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- As Delivered -

WASHINGTON, DC—Representative Eliot L. Engel, the top Democrat on the House Committee on Foreign Affairs, today delivered the following statement at the Committee hearing addressing the implications of the nuclear agreement with Iran.  This hearing is part of the 60-day review period allowing Members of Congress to assess the deal and its implications for U.S. national security and American interests abroad:    


“Mr. Chairman, thank you for calling today’s hearing.  When all is said and done with the Iran deal, I don’t think anyone will accuse this Committee of skimping on our due diligence.  We’ve heard from administration officials and experts from across the spectrum.  So thank you for your leadership, Mr. Chairman, and thoroughness on this issue.


“To our witnesses: welcome to the Foreign Affairs Committee.  I look forward to your testimony. I certainly respect everyone’s opinions, even though they may differ than mine. But as I announced a month ago, I cannot support the Iran nuclear deal.  I’ve laid out the concerns that led me to that decision, and I’ll quickly recap.


“First of all, I’m not persuaded that this deal will give IAEA inspectors the access they need to do their jobs.  Between potentially lengthy delays and confusion over inspecting the Parchin military base, this deal leaves too many loopholes for the Iranians to slip through.  Unfettered access for inspectors is the only way we can be sure Iran stops its work towards a nuclear weapon.  And this deal does not provide unfettered access.


“Secondly, I believe the deal gives away too much when it comes to sanctions on advanced conventional weapon and ballistic missile development.  As far as I knew, these issues weren’t even on the table.  Yet with this deal, a few years down the road, Iran could be buying advanced weapons and building missiles, and still be fully compliant with its obligations.  And even if Iran were to violate these provisions early, that violation wouldn’t trigger a snapback of economic sanctions.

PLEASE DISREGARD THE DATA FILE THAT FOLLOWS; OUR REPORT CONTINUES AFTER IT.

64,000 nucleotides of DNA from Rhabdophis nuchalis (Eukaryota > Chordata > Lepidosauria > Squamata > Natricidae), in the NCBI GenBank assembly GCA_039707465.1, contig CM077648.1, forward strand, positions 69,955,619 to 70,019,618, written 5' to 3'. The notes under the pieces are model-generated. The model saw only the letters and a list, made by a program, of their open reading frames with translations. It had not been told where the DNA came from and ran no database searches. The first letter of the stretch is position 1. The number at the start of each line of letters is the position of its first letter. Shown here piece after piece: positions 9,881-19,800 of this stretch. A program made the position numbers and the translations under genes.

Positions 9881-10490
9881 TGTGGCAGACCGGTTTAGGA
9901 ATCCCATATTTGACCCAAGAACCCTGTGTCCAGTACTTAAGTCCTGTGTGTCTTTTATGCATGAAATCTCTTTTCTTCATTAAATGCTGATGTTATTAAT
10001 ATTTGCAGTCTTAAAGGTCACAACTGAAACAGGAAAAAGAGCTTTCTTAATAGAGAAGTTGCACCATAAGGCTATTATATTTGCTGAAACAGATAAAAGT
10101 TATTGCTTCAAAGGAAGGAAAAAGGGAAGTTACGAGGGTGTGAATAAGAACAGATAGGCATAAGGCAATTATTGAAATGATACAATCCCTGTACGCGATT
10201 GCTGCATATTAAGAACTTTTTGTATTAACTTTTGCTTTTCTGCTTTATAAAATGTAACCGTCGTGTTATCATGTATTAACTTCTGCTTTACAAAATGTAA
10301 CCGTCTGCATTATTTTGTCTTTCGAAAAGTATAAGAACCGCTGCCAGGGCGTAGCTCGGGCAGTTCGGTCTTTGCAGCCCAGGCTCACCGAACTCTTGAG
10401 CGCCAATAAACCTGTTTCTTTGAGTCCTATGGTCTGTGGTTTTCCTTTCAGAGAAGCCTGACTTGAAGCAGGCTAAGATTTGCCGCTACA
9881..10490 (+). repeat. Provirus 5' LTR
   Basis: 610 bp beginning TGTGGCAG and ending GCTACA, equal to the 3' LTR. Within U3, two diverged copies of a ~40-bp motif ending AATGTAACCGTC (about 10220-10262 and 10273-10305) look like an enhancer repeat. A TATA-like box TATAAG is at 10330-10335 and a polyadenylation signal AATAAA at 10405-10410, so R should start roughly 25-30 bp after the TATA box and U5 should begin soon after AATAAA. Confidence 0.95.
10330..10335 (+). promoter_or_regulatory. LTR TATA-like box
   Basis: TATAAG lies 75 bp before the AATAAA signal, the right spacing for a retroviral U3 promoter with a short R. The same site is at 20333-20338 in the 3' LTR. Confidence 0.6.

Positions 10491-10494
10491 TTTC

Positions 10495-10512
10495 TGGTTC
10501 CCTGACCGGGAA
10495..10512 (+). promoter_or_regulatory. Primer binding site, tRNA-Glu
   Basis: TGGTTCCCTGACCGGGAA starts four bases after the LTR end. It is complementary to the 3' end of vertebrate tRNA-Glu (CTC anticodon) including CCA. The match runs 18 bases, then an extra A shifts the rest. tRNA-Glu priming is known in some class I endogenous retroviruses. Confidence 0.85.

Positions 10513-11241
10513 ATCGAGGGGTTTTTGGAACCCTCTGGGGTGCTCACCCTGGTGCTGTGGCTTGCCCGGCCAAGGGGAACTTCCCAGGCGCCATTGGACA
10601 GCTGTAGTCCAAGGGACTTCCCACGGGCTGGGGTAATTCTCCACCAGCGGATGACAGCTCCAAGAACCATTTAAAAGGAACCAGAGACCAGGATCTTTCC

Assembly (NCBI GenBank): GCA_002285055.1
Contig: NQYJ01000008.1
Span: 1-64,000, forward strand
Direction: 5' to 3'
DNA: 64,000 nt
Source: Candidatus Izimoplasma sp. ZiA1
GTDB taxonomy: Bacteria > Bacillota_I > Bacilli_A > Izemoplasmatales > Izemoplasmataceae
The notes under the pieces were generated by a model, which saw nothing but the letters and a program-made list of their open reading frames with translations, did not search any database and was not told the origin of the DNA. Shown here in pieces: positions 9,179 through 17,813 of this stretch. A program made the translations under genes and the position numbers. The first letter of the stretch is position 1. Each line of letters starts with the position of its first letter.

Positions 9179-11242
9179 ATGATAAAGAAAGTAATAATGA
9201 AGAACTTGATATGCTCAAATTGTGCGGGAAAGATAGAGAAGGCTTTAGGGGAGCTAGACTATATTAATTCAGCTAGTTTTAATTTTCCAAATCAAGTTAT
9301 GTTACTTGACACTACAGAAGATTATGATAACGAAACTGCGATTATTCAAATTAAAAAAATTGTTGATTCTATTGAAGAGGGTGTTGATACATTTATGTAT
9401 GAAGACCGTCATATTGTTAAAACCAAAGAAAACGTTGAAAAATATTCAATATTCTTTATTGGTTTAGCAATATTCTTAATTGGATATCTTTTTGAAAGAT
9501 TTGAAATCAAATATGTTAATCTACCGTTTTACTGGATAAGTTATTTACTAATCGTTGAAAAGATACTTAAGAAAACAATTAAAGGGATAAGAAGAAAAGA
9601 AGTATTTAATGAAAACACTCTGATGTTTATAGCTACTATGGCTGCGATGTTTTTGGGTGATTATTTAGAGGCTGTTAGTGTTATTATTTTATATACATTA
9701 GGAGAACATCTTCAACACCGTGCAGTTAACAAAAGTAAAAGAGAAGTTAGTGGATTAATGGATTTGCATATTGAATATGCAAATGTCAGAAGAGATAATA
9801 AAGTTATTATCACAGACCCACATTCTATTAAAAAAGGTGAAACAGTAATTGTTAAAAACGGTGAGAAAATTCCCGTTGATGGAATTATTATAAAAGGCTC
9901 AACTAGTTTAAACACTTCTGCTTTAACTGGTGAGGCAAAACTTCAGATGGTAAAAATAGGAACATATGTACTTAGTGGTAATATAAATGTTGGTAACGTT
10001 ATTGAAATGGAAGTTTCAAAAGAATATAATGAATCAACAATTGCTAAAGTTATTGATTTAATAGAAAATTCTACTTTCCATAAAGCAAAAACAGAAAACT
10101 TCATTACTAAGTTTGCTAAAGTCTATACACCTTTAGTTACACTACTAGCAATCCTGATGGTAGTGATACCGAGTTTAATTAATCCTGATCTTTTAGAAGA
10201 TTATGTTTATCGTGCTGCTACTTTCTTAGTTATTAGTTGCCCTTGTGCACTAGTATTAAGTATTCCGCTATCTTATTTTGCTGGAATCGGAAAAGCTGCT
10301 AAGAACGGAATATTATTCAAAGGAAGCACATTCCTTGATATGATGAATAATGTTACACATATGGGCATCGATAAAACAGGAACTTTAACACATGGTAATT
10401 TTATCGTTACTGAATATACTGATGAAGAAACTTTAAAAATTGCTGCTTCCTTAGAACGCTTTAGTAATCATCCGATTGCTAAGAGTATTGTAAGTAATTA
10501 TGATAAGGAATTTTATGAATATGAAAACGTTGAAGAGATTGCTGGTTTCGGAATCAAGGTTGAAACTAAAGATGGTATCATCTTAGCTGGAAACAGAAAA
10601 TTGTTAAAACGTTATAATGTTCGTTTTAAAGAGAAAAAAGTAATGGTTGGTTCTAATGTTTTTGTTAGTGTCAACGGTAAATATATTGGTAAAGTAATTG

“Which brings me to another concern: what will Iran’s leaders do when they again have access to the billions and billions of dollars currently frozen by international sanctions?  Even with the sanctions in place, Iran has been the world’s largest state sponsor of terrorism.  When these new resources pour into Iran, I have no doubt it will mean payday for Hamas, Hezbollah, and other extremist groups around the world.  The intentions are pretty clear of leaders who chant ‘Death to America’ and ‘Death to Israel’ just days after concluding an agreement.


“And lastly, and fundamentally, 15 years from now this deal allows Iran to produce highly enriched, weapons-grade uranium without any restriction.  This deal legitimizes Iran as a nuclear threshold state in the year 2030.  It gives Iran’s leaders the green light to build a stockpile of nuclear fuel.  If they pursue that course—and I believe they will—it could trigger a nuclear arms race across the region.  Even a decade and a half away, that’s a risk we cannot take.


“Those are my chief concerns.  And that’s why I can’t support this deal.  But I don’t think anyone here would disagree that it’s going to be very difficult to stop this deal from being implemented.  So I think it’s important for us to start considering: what are the next steps if and when this deal goes through?


“What will we need to ensure the security of Israel and our other friends and allies in the region, including the Sunni Gulf states?  What steps can be taken to prevent Iran’s newfound wealth from ending up in terrorist hands?


“I know we’ll hear a lot today from witnesses and my colleagues that this is not the deal we hoped for.  And I agree.  But I do believe this Committee now has a responsibility to look ahead and think strategically about what comes next.


“So I look forward to hearing from our witnesses, Mr. Chairman. I thank you again, and I yield back.”